Tuesday, February 22, 2011

on identification

Last week I went to renew my driver's license. The process is a big hassle, but it got me thinking about forms of ID that I use.

Lots of people in Japan don't drive at all, are what is called a "paper driver". They're scared to get on the road, don't own cars, yet have the "gold" license, the reward for a longstanding excellent driving record. But people use their driver's licenses as ID cards.

Often when I travel domestically, hotels ask me for my passport. Not only do they request it, they want to photocopy it too. This pisses me off, because Japanese citizens aren't asked for a passport when they go to a hotel, and are often not asked for any identification at all. And I make a point of NOT carrying my passport unless I am traveling overseas – I don't need another excuse to lose it. In fact, domestic flights don't require any kind of ID at all – when I went to Sapporo a few weeks ago, I showed zero ID when checking in, going through security, and boarding the plane. So I leave it safely locked up at home.
I do tote my gaijin card, though, because it's required by law (even though a cop supposedly needs a legitimate reason to ask me to see it). But more often then not, when asked to produce a piece of identification, I whip out my DL.

I find that I get a different reaction using my DL than using my alien card. Using the alien card, people speak English to me, want to make copies, request my passport, and generally act befuddled. Using my DL, people tend to speak Japanese and take it in stride. I get fewer awkward interactions and fewer invasive requests. I chalk this up to a few things:
a. people are more used to dealing with driver's licenses, they know what to do with them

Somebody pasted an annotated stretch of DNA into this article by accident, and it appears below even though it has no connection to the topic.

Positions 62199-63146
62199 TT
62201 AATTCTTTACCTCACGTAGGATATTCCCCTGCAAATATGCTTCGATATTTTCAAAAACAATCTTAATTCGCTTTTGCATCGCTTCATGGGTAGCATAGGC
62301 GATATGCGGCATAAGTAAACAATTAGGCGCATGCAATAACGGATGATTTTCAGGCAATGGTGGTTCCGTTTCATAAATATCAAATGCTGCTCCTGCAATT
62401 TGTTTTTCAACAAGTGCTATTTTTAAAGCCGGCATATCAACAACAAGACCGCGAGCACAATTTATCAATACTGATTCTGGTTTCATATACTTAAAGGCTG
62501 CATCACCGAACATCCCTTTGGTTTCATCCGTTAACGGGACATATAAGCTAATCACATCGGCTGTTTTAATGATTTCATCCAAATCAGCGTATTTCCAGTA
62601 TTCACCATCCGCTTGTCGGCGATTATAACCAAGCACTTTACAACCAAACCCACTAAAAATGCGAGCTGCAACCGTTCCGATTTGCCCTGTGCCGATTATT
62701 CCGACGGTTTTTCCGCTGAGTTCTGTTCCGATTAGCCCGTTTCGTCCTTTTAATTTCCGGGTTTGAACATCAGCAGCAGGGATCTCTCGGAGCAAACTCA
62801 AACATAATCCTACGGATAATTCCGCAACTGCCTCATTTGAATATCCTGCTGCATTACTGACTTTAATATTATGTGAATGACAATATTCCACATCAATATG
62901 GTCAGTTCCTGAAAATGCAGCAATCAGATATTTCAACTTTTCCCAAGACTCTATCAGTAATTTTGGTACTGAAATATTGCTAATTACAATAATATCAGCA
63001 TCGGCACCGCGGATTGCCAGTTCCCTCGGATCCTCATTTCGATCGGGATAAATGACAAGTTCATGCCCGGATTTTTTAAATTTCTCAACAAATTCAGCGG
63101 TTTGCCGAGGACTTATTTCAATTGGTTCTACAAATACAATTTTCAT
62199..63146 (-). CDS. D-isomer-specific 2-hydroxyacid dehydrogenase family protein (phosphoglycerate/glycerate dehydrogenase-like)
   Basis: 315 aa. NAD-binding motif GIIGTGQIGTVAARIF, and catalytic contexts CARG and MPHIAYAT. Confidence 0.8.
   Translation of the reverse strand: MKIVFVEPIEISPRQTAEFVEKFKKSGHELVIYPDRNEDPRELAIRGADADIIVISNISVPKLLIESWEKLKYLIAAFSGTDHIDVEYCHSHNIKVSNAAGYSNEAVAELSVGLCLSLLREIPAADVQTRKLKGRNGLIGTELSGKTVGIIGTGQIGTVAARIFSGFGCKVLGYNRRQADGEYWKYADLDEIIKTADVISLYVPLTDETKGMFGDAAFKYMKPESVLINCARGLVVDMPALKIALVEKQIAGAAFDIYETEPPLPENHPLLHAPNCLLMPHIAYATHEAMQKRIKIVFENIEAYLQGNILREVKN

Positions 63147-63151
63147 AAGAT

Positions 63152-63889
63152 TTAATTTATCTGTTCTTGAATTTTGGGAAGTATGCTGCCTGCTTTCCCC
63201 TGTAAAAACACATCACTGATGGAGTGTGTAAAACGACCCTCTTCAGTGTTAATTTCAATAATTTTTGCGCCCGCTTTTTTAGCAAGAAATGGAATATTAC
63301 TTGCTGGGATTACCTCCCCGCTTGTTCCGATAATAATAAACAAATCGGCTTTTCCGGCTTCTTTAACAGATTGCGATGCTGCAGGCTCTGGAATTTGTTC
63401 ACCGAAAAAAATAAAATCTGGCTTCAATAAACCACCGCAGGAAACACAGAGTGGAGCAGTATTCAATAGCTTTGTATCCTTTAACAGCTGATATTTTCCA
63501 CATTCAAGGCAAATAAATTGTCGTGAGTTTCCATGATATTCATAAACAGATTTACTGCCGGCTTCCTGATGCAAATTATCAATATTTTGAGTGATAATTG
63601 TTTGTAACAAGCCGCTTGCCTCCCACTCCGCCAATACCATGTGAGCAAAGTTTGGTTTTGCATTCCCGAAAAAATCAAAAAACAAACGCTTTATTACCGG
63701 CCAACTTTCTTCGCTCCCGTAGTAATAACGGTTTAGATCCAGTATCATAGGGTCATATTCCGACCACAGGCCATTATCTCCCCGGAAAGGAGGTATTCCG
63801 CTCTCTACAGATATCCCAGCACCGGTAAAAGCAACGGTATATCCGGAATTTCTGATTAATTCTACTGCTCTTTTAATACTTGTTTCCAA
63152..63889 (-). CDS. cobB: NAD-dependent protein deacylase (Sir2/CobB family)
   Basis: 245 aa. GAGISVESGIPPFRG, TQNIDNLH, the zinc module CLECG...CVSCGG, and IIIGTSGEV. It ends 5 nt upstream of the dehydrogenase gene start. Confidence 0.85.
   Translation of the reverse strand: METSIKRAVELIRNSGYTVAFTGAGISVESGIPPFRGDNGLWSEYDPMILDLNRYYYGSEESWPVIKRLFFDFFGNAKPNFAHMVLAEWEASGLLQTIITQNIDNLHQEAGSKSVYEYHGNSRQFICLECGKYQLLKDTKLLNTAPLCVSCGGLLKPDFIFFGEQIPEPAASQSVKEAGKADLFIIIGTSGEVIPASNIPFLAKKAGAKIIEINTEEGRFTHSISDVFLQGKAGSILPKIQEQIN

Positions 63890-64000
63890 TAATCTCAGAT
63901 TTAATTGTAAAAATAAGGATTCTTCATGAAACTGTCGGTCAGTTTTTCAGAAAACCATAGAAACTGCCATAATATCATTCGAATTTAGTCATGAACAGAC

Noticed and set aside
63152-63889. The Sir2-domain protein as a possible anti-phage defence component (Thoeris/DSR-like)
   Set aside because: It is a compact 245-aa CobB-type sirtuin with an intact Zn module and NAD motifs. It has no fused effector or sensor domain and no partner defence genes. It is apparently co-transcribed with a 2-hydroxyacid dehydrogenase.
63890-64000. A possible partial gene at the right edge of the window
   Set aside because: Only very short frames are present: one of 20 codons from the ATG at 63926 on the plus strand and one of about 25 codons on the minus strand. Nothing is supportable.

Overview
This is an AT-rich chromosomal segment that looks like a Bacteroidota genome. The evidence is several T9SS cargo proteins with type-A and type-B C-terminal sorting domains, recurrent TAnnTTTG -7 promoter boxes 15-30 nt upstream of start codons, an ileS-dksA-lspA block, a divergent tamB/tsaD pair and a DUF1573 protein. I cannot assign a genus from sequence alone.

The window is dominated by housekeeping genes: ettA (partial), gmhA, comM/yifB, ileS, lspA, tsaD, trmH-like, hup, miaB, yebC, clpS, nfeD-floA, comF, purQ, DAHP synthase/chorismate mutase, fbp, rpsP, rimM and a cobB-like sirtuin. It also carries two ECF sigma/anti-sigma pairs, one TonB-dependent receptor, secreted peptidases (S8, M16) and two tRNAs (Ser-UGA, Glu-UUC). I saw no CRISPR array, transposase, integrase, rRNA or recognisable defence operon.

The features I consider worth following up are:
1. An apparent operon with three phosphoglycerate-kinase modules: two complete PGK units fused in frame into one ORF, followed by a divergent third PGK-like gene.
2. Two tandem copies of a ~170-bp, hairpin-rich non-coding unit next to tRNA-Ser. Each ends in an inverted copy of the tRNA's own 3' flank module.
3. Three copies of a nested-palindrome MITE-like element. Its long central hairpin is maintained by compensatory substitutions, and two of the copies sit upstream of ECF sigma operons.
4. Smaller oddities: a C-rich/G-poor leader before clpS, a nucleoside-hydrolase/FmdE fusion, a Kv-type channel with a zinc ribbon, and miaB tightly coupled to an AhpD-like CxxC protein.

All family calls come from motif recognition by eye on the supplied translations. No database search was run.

b. people see a DL and figure I'm not a tourist
c. without the big flashing GAIJIN sign (my face aside), people feel more able to treat me normally
d. people probably figure that if I'm able to drive, I can understand how to fill out a GD hotel check in form

Any other guesses? What's your experience? I definitely prefer using my DL as ID, it makes me pissed off quite a bit less.


  1. that's funny. This morning I got a call from some chick at our General Affairs Dept.

    "Hey Biggie, it's Chick. Can you tell me your alien registration status?"
    Me: "Huh, what's that all about?!"
    "Yes, we are submitting all data of the foreigners working with us to the local Police and Immigration Offices."
    Me: "No, we are not."
    Chick: "???"

  2. Yeah - hard to appreciate the feeling when you don't experience it. A very different feel here in Australia... and I can't help but feel this just shows up that weakspot in the Japanese psyche. Fear of the unknown - and wanting to have people nicely categorised.

    I am sure that if I were living in Japan I'd be getting pretty steamed up about it.

    I really don't understand the whole paper driver concept in Japan. Especially given that licences are so expensive to get in the first place.

  3. PS - looking forward to Sapporo posts... come on, don't hold out on us.

  4. If you have an ARC, they can't ask for your passport just because you're a foreigner. They can only copy tourists' passports.

    Go here for info (in English and Japanese). Print out the law and show it to the next idiot who gives you grief.


  5. Biggie - what the hell for? Can they do that? I'm glad you said no, would like to know how that turned out. Did she just give up or are they pursuing it?

  6. Ben, I'll get to that next, promise~ I don't mean to be a tease.

    Yeah, almost everyone goes to driving school, which costs anywhere from 15 man (with discounts for being a student or whatever) to 30 man and more.

    As for me, my dad taught me in the parking lot in an old Volvo.

  7. Thanks Rose. I don't carry my passport, so it's easy to refuse. I just say NO I don't have it and point to whatever form of ID I do have and they usually let it go. I haven't encountered anyone yet who didn't back down when rebutted with a valid address and DL.

    Good to know the law, thought it still steams me that J customers (or customers that can pass for J) usually don't get asked for ID period.

  8. No, of course J customers never get bothered for ID. Didn't you know that Japanese people never commit crimes?